Researchers at Brigham and Women's Hospital analyzed a national sample of Emergency Department visits between 2011-15 to determine what proportion of them could be denied coverage if commercial insurers across the US adopted the policy of a large national insurer, Anthem Inc., to potentially deny coverage, after the visit, based on ED discharge diagnoses.

Link found between chronic inflammation and risk for Alzheimer's disease

Jue, 10/18/2018 - 22:00
While it is widely shown that possessing the ApoE4 gene is the major genetic risk factor of Alzheimer's disease (AD), not all ApoE4 carriers develop AD. For the first time, researchers at Boston University School of Medicine (BUSM) have shown that ApoE4 linked with chronic inflammation dramatically increases the risk for AD. This can be detected by sequential measurements of C-reactive protein, a common clinical test which can be could be done routinely in a clinical setting.

New way to prevent heart disease in type 1 diabetes

Jue, 10/18/2018 - 22:00
Research shows metformin, a commonly prescribed drug for type 2 diabetes prevents heart disease in patients with type 1 diabetes.

HER2+ early breast cancers where shorter-course trastuzumab could be an option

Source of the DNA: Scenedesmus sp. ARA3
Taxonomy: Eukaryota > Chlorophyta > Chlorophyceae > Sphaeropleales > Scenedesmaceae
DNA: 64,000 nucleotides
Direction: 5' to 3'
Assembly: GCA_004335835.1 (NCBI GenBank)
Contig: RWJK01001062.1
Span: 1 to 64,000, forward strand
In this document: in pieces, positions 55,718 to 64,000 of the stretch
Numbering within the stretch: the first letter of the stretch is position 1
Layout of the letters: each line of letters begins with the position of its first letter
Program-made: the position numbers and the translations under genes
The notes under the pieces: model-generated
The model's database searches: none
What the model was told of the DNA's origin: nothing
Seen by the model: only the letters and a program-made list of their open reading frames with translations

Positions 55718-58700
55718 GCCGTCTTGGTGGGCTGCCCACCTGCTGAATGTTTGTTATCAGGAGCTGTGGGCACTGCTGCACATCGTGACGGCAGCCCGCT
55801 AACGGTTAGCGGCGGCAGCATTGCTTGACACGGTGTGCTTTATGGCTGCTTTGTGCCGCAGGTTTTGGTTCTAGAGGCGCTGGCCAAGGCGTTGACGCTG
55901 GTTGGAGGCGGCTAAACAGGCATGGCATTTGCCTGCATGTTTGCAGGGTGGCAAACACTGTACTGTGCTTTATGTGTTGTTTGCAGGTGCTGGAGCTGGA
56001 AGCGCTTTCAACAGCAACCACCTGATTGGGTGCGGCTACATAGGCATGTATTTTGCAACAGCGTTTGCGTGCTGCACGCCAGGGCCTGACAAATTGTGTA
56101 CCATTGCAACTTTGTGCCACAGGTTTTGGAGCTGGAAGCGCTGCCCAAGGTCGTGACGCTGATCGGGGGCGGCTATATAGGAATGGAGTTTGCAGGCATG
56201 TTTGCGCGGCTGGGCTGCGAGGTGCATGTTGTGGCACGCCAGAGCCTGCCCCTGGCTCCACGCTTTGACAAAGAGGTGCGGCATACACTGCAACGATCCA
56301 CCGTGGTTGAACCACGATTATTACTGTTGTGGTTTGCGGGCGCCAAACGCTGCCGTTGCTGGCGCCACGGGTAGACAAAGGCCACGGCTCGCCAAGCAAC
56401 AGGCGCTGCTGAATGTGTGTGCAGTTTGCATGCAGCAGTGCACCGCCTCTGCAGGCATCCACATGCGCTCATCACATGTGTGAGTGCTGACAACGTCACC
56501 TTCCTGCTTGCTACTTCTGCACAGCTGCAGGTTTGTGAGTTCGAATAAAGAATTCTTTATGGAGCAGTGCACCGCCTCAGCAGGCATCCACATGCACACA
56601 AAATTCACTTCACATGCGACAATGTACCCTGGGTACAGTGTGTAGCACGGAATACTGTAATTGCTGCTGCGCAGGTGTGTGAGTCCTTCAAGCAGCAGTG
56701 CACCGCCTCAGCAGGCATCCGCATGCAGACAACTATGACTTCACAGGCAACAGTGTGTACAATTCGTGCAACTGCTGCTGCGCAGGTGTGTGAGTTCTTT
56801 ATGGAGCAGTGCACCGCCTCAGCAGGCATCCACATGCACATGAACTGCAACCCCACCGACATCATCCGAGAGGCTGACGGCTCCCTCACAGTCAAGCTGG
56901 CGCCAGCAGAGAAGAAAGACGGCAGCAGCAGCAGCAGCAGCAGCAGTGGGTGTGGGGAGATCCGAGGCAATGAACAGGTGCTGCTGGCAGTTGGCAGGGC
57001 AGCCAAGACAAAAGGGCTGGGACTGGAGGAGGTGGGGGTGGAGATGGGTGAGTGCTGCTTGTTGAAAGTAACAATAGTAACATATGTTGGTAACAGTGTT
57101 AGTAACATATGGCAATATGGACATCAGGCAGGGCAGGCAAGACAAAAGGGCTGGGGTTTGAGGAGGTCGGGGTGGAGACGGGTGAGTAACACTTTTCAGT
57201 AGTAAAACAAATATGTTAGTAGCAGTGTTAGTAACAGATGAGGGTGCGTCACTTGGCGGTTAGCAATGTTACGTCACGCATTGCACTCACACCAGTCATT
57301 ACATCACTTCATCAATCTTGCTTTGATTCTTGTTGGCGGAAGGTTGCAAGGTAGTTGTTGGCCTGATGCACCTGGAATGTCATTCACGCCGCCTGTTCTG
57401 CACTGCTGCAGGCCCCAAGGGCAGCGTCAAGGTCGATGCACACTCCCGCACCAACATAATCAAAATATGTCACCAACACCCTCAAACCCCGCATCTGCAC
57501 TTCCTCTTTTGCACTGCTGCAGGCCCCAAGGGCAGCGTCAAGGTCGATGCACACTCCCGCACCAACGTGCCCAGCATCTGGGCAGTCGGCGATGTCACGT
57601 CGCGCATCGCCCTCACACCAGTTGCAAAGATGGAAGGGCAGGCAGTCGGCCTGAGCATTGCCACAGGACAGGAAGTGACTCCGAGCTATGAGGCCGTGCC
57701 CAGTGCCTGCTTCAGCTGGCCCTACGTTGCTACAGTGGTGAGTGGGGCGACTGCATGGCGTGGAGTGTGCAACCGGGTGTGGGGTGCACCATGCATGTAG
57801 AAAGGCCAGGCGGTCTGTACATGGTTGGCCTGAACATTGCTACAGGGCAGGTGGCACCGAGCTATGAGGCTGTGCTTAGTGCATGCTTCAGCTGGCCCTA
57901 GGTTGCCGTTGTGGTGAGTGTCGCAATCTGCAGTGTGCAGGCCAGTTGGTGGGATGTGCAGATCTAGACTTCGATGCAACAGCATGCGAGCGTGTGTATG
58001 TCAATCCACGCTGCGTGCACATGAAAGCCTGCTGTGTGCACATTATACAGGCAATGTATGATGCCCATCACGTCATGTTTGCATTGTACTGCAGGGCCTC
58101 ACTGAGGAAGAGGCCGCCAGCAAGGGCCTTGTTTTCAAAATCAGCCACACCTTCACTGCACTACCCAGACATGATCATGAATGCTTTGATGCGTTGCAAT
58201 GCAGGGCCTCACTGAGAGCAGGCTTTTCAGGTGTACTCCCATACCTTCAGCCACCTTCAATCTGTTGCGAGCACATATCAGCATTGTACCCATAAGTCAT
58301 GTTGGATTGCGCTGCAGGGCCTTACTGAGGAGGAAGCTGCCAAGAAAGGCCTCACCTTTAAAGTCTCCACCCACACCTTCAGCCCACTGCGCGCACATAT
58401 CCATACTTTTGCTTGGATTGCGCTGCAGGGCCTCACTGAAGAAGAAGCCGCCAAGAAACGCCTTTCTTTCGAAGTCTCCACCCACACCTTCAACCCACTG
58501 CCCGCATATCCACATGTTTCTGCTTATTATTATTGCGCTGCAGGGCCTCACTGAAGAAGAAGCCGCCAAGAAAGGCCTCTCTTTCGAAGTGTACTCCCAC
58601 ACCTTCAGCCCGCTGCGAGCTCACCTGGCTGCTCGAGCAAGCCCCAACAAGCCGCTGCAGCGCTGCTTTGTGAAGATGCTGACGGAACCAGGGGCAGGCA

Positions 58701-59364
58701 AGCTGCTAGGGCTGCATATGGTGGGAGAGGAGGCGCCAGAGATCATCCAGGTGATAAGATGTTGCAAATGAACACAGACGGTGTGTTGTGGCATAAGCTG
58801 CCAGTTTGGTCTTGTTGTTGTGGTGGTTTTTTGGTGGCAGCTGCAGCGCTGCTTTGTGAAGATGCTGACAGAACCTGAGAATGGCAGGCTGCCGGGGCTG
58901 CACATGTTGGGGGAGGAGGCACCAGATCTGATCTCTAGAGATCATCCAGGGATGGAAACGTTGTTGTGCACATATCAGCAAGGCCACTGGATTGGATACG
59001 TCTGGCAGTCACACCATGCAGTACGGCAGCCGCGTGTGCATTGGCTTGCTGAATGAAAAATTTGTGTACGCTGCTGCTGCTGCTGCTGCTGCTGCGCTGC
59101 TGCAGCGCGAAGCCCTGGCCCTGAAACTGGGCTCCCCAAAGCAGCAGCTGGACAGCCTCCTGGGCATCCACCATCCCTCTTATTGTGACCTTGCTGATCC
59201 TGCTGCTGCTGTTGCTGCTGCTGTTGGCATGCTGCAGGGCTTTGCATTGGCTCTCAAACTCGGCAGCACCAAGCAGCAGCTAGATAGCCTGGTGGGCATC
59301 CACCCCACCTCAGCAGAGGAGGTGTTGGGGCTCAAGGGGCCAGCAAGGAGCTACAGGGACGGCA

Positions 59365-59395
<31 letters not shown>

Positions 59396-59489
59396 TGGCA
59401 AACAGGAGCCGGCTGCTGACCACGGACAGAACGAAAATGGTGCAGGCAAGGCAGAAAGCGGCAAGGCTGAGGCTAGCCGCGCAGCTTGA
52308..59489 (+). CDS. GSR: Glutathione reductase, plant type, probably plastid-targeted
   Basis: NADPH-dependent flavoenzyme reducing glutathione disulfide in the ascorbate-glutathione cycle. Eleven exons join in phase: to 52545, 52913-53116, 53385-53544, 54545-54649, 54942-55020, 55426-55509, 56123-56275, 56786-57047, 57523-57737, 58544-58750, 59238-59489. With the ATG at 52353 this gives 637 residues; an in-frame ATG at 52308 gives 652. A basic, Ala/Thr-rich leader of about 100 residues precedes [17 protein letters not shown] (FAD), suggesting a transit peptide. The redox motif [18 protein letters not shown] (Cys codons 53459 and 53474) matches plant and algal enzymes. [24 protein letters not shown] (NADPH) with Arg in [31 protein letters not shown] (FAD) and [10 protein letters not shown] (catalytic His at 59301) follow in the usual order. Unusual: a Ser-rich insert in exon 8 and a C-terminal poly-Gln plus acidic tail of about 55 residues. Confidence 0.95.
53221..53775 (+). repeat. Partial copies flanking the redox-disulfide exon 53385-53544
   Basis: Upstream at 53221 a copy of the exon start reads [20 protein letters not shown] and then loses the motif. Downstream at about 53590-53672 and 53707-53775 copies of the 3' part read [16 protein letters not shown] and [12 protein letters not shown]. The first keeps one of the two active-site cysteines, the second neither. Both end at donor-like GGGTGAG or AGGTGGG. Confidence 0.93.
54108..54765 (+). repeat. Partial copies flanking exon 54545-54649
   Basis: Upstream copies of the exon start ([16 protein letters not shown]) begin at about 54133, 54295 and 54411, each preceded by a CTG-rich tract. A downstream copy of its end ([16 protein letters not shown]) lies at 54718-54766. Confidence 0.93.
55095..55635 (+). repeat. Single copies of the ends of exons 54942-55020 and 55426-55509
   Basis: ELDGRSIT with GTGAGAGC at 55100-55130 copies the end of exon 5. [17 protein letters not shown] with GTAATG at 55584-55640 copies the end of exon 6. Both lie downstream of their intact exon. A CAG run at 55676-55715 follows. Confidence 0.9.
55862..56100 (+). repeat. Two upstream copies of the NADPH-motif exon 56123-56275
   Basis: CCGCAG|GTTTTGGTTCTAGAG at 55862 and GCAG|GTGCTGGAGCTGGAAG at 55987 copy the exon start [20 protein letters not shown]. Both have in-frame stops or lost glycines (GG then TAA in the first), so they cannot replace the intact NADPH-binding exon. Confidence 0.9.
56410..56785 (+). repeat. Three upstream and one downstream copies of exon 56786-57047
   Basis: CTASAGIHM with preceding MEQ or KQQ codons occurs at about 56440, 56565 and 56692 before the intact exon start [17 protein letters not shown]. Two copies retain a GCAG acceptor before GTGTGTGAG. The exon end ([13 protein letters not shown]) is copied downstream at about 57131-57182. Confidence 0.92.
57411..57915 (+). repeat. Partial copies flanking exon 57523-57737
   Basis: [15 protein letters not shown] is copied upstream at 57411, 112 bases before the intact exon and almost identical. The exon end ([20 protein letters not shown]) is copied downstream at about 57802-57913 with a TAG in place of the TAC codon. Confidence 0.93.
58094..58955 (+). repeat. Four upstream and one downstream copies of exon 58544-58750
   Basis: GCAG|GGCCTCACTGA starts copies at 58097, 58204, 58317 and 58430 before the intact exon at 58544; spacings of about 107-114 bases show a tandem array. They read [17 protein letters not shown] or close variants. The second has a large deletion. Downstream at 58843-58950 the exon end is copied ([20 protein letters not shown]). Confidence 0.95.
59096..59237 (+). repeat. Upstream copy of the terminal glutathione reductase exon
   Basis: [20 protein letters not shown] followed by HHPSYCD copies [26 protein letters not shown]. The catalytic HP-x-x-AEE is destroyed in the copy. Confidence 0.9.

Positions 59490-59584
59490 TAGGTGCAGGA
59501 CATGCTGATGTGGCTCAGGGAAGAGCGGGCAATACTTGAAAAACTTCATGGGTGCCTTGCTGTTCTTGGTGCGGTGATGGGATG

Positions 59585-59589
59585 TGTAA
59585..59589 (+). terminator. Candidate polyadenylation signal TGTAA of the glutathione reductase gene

Jue, 10/18/2018 - 22:00
Women with HER2-positive early breast cancer with small tumours have similar disease-free survival and lower risk of cardiac toxicity with a nine-week course of adjuvant trastuzumab compared to those treated for one year, according to a subgroup analysis of the Short-HER trial reported at ESMO 2018 Congress in Munich.

Restrictive abortion laws in Northern Ireland affect women's health, study shows

Jue, 10/18/2018 - 22:00
Despite a policy change to provide free abortion services for women traveling from Northern Ireland to clinics in Great Britain, Northern Irish women still experience multiple barriers accessing care. The study also found that some women preferred to use medication from online telemedicine services to self-manage their own abortions at home, but that the experience is dominated by fear and isolation due to the risk of prosecution.

Pod-based electronic cigarette use among California youth

Jue, 10/18/2018 - 22:00
Adolescents and young adults who used new pod-based electronic cigarettes commonly did so along with other e-cigarettes and traditional cigarettes.

Juul e-cigarettes pose addiction risk for young users, Stanford study finds

Jue, 10/18/2018 - 22:00
Teens and young adults who use Juul brand e-cigarettes are failing to recognize the product's addictive potential, despite using it more often than their peers who smoke conventional cigarettes, according to a new study by researchers at the Stanford University School of Medicine.

How to avoid raising a materialistic child

Jue, 10/18/2018 - 22:00
If you're a parent, you may be concerned that materialism among children has been on the rise. But there's some good news. A new study published in the Journal of Positive Psychology suggests that some parenting tactics can curb kids' materialistic tendencies.